By John Urry
John Urry has been discussing and writing on those and related questions for the prior fifteen years. In eating areas, he gathers jointly his most important contributions. Urry starts off with an intensive evaluation of the connections among society, time and house. the concept that of 'society', the character of 'locality', the importance of 'economic restructuring', and the concept that of the 'rural', are tested in dating to put. The ebook then considers how locations were remodeled via the improvement of provider occupations and industries. suggestions of the provider type and post-industrialism are theoretically and empirically mentioned. realization is then dedicated to the ways that areas are ate up. specific recognition is dedicated to the visible personality of such intake and its implications for position and other people. the consequences for nature and the surroundings also are explored extensive. The altering nature of intake, and the tensions among commodification and collective enthusiasms, are explored within the context of the altering ways that the geographical region is fed on.
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Extra resources for Consuming Places
Topics examined here include the relationship between tourism and the environment; changes in the nature of time and identity; and the making of landscape and nature. In the penultimate chapter I analyse some of the literary and artistic bases for the very making of the English Lake District. In particular, I show that its place-myth can only be explained in terms of the role of Romanticism in the emergence of the canon of English literature. This reflects a much more general trend of the 1990s, namely the ways in which the sociology of place increasingly incorporates the analysis of various cultural outputs, industries and images into its examination of place and place-myth.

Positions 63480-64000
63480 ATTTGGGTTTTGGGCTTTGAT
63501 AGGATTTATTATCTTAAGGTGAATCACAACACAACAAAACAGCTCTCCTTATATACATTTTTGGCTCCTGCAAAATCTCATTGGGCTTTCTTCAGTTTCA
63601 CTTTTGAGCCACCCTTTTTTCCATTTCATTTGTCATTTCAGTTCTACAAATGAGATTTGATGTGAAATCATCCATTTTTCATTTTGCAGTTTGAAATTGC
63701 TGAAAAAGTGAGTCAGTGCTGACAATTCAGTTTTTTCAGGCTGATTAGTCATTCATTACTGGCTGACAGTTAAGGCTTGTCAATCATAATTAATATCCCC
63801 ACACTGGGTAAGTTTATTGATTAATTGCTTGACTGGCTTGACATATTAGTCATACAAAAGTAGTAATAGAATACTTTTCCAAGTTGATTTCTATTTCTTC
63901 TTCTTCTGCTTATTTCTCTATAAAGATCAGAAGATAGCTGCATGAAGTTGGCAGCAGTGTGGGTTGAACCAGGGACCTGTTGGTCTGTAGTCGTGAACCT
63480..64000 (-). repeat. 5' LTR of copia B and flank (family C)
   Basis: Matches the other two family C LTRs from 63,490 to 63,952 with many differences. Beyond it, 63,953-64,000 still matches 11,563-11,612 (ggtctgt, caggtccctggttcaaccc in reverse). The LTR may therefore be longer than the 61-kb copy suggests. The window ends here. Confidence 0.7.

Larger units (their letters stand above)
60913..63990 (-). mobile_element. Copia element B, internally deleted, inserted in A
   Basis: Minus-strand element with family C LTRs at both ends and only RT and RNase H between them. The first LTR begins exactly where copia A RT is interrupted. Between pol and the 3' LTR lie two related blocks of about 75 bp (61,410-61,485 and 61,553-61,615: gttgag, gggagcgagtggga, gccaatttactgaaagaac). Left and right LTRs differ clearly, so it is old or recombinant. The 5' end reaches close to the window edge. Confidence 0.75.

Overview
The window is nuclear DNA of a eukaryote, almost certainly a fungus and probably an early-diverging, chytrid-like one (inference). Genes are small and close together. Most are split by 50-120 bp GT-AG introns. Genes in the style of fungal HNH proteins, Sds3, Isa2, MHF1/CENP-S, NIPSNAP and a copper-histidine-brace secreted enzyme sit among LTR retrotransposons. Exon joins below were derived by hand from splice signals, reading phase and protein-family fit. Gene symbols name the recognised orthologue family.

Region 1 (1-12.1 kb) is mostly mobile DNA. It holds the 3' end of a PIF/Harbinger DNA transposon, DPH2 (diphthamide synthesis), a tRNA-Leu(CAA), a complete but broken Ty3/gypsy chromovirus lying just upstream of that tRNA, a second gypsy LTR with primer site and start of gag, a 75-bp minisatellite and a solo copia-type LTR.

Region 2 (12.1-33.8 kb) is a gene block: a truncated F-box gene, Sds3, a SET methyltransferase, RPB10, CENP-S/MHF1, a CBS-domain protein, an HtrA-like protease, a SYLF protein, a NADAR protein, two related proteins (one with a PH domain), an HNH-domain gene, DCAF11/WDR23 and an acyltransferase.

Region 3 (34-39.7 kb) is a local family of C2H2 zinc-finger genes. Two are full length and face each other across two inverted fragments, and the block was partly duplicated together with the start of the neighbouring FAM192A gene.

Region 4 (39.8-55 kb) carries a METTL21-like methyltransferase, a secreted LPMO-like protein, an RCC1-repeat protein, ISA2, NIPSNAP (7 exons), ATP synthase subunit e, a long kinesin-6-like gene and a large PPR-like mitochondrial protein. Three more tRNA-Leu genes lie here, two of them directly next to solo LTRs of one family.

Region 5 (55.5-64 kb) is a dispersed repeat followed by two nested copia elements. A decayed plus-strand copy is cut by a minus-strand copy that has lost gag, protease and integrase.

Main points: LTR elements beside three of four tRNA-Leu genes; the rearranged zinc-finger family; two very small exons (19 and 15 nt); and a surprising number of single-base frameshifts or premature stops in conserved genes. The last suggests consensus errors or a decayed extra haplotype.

The third social theorist that I will consider here is Lefebvre. Although much of his work was produced some decades ago he has only really come to exert recent influence through The Production of Space (1991). He argues that space is not a neutral and passive geometry. Space is produced and reproduced and thus represents the site of struggle. Moreover, all sorts of different spatial phenomena—land, territory, site and so on— should be understood as part of the same dialectical structure of space or spatialisation.
I have partly amended it here and removed the original footnotes. 33 SOCIETY AND SPACE off developments in neighbouring disciplines to an extraordinary degree. To illustrate this, consider three BSA conferences on the state, culture and ideology, and law (see Littlejohn et al. 1978 and Barrett et al. 1979, on the 1977 and 1978 conferences). How much of the content of these conferences could be described as ‘sociology’ —indeed, how many ‘sociologists’ attended, how many gave papers or made substantial oral contributions, how much sociological material was referred to in these papers?
Consuming Places by John Urry